Temperley-Lieb recoupling theory and invariants of 3-manifolds.

*(English)*Zbl 0821.57003
Annals of Mathematics Studies. 134. Princeton, NJ: Princeton University Press. viii, 296 p. (1994).

New ideas and concepts emerging partly from physics have recently led to spectacular progress in our understanding of low dimensional topology and in particular produced a wealth of new invariants for 3-manifolds some of which might eventually shed some light on the Poincaré conjecture. This prompted a period of intense development which started with the pioneering work of V. Jones, E. Witten, and others and provided new and unexpected interactions between mathematics and physics.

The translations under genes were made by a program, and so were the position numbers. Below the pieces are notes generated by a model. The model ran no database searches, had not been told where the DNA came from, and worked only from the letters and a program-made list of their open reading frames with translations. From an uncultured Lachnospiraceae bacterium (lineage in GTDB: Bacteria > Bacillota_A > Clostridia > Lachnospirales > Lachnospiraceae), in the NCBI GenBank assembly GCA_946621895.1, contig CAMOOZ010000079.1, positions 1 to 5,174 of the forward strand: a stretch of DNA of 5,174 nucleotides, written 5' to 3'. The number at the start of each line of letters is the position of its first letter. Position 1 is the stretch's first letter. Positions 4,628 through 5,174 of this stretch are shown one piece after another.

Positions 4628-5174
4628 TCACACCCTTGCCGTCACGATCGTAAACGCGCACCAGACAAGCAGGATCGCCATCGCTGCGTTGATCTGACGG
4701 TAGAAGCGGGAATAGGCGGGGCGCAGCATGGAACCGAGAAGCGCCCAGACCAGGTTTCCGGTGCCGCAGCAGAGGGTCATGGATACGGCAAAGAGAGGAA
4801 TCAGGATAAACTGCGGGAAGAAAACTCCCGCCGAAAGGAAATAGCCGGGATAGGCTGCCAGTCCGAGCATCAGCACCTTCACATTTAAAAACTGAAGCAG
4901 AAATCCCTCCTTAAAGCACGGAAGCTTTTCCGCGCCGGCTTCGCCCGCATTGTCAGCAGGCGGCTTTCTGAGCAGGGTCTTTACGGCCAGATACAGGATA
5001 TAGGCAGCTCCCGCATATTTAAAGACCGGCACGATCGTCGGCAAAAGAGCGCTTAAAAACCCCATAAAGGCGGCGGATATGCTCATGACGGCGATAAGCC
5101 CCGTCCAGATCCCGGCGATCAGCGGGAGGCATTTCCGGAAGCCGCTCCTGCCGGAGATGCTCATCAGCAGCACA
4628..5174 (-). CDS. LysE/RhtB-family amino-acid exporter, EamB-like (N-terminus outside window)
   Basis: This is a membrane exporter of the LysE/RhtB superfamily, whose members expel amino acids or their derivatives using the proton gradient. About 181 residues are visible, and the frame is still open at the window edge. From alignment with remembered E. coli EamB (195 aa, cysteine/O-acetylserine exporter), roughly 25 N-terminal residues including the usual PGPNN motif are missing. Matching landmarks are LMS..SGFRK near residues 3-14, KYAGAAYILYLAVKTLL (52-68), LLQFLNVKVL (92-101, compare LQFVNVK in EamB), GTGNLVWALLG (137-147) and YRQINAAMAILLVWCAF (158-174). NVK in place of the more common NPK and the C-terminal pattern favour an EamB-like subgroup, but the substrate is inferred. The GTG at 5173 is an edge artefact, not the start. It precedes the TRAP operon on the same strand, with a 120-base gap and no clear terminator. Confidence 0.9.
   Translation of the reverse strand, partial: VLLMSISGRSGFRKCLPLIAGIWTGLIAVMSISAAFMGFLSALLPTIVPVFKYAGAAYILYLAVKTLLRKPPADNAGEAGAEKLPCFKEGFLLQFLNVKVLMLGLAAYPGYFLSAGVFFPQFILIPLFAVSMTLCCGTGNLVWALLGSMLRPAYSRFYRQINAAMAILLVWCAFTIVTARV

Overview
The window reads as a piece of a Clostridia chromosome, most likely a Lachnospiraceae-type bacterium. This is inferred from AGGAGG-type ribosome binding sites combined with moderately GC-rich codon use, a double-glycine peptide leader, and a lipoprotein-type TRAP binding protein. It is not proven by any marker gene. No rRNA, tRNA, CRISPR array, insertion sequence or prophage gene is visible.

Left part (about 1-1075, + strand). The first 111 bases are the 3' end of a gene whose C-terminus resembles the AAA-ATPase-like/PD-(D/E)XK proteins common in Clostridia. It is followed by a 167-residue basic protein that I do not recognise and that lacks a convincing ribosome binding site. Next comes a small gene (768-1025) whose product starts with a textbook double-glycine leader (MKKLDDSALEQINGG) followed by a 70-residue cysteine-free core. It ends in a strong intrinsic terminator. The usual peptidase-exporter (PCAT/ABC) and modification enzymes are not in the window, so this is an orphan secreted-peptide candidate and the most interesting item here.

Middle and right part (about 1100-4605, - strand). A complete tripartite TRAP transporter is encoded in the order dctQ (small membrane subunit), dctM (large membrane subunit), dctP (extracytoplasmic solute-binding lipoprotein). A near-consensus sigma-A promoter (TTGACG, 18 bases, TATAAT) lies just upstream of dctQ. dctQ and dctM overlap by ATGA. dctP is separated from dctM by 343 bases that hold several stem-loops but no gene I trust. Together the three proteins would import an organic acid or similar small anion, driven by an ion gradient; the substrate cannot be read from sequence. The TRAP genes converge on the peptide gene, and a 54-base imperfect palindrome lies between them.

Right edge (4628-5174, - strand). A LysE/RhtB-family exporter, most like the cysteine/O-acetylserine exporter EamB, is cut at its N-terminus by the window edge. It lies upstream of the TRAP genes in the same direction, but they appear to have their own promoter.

The monograph under review reflects this activity, by presenting in detail several of these developments in some of which the first named author substantially took part himself. It is readable and stimulating and contains new material and material which otherwise is only spread over the literature. Its aim is to develop, in a self-contained manner, a recoupling theory for coloured knots and links with trivalent graphical vertices, based on properties of the bracket polynomial and the tangle- theoretic Temperley-Lieb algebra.